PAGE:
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Half Hero Pose: Television Yoga for Tight Quads
One of the most fruitful areas for a new yoga practitioner to explore is something I call “television yoga.”
It’s not a formal practice. You don’t have to put on special clothes, roll out a mat, or light a candle. And if you watch TV, talk on the phone, or sit and listen to music, you don’t even have to make time for it. You just have to be willing to devote some of your sitting-down time to gentle, intelligent work with your body.
Stretch Your Quads and Hip Flexors: Half Hero Pose
If you’d like to stretch out tight quadriceps (front thigh) muscles, it’s hard to beat Ardha Virasana (Half Hero Pose).
Sit on the floor with some yoga blocks, or a stack of books, at your side.
Bend one leg back into Hero Pose (Virasana). Bend the other knee and rest your foot on the floor.
Put as many blocks, or books, under your buttocks as you need to sit comfortably. Unbreakable rule: you should have no pain in the knee that’s bent into Hero Pose. Even if all you feel is just a small electrical pulse running across the front of your knee, sit with your hips higher.
Check that your Hero Pose knee faces directly forward, and that your inner ankle draws toward the foam blocks.
Now lean back, supporting yourself with your hands. Curl your tailbone toward your pubic bone.
Draw the same thigh bone deeper into your hip socket. Find an intense but still pleasant stretch in your front thigh muscles.
Hold it for at least a minute, preferably longer. Then change sides.
For most of us, one side is noticeably tighter than the other side. Once you know which is which, start on your tight side, alternate with the easier side, then give the tight side an extra minute or two of stretch.
As your tight front thighs begin to loosen, you will need fewer blocks. Eventually, you may be able to lie down with one leg in Virasana.
Half Hero Pose Benefits
Do this as television yoga, and you’ll have the joy of knowing that you’re not just vegging, you’re helping your body gain some flexibility. Do it daily for at least five minutes, and the next time you do Virabhadrasana I (Warrior I Pose) (right) in class, you’ll find a different, more open pose.
The quads are among the strongest muscles in your body. Keeping them strong but flexible helps prevent knee injuries. And as you move more deeply into your yoga practice, flexible front thighs will give your backbends more freedom.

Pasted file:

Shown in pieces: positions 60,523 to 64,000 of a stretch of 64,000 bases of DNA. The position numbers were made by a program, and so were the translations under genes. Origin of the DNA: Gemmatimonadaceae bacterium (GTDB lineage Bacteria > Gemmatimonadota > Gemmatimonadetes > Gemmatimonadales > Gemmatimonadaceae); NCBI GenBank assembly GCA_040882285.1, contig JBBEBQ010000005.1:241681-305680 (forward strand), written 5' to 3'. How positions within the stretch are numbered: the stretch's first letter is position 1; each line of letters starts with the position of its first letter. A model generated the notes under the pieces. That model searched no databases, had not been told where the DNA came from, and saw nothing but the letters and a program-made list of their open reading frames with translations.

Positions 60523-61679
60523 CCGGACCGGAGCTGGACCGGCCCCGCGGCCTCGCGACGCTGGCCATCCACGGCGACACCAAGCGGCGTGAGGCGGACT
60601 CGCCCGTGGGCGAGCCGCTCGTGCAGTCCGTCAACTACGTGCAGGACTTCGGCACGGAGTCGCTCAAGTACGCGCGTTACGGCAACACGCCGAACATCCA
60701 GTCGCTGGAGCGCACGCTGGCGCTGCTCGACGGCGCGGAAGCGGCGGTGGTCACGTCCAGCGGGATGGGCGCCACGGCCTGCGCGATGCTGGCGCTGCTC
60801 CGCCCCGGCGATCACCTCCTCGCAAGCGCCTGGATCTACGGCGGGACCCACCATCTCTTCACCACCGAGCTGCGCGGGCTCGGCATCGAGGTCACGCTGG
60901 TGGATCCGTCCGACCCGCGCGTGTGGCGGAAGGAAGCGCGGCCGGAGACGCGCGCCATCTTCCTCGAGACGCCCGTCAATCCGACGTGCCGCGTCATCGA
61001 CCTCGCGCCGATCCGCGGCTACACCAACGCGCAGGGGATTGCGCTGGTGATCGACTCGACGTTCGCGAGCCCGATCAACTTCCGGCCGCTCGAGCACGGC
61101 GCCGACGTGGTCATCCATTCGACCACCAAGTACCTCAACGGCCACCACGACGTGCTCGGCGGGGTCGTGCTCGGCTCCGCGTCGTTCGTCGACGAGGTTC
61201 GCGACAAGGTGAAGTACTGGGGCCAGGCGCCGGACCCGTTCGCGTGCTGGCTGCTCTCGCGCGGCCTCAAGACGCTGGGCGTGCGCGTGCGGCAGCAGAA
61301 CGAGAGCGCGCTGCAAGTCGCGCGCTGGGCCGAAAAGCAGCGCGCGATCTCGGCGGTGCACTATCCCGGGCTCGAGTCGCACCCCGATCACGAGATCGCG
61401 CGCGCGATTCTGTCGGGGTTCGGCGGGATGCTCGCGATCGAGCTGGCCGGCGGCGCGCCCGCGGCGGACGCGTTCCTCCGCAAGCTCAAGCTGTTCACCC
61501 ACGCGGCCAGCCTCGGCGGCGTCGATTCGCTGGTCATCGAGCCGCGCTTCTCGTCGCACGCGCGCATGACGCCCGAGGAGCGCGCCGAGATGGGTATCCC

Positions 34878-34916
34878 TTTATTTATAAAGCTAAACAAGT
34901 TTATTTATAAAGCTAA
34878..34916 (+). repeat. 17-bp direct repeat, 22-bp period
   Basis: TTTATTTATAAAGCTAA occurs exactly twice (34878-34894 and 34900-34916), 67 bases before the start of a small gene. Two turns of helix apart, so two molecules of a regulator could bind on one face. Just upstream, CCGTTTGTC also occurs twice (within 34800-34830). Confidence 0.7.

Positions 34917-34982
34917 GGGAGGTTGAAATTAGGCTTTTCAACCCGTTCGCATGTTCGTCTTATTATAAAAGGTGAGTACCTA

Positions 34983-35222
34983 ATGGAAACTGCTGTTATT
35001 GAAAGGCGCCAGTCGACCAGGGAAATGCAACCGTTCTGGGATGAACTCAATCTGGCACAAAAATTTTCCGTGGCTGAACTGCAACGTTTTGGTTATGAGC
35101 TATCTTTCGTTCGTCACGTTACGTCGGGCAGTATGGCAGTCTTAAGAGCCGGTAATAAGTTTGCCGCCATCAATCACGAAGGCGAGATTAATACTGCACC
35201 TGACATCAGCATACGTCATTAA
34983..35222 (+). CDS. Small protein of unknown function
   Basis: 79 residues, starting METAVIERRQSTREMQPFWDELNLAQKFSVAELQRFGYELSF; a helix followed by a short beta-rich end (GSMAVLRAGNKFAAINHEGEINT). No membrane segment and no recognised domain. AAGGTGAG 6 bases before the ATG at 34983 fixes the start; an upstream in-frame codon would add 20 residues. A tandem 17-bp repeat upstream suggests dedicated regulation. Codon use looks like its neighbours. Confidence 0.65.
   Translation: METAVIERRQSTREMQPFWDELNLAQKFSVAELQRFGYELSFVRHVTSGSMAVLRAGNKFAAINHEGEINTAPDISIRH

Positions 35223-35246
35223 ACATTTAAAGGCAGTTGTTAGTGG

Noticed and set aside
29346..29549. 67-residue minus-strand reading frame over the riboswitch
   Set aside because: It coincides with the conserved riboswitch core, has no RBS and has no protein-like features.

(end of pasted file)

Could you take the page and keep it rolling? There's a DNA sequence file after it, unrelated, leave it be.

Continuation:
How to Sequence Half Hero Pose into Your Yoga Practice
Any time you’re sitting down and relaxing, you have an opportunity to stretch your front thighs in Half Hero Pose. In a longer practice, Half Hero Pose is especially helpful before lunges and backbends. If your practice includes Supta Virasana (Reclined Hero Pose) (photo right with bolster), working one leg at a time as preparation will help you move more easily into the full pose.
Cautions: Protecting Your Knees and Ankles
If your front thighs are tight, go slowly. As you lean back, find the first place you feel a stretch. Stay there and breathe. Resist the temptation to push into pain.
• If the front of your ankle hurts, put a rolled-up facecloth under the ankle joint.
• If the back of your bent knee feels compressed, come up to kneeling and put a folded yoga strap, or a folded sock or face cloth deep into the knee joint at the back of your knee.
If you can’t get a good front thigh stretch without compressing your knee, don’t work with this position. Talk to your teacher about alternatives.
Study with master teacher, Julie Gudmestad and YogaUOnline--Anatomy-Based Yoga Teaching Methodology: Principles of Safe Forward Bending.
Reprinted with permission from Eve Johnson, My 5-Minute Yoga Practice.
Eve Johnson taught Iyengar Yoga for 18 years before being introduced to Spinefulness in 2016. Convinced by the logic, clarity, and effectiveness of Spineful alignment, she took the teacher training course and certified in July 2018. Eve teaches both Spinefulness and Spineful Yoga at Prodigy Movement, in Vancouver. For class information, go to http://spinefulness.ca.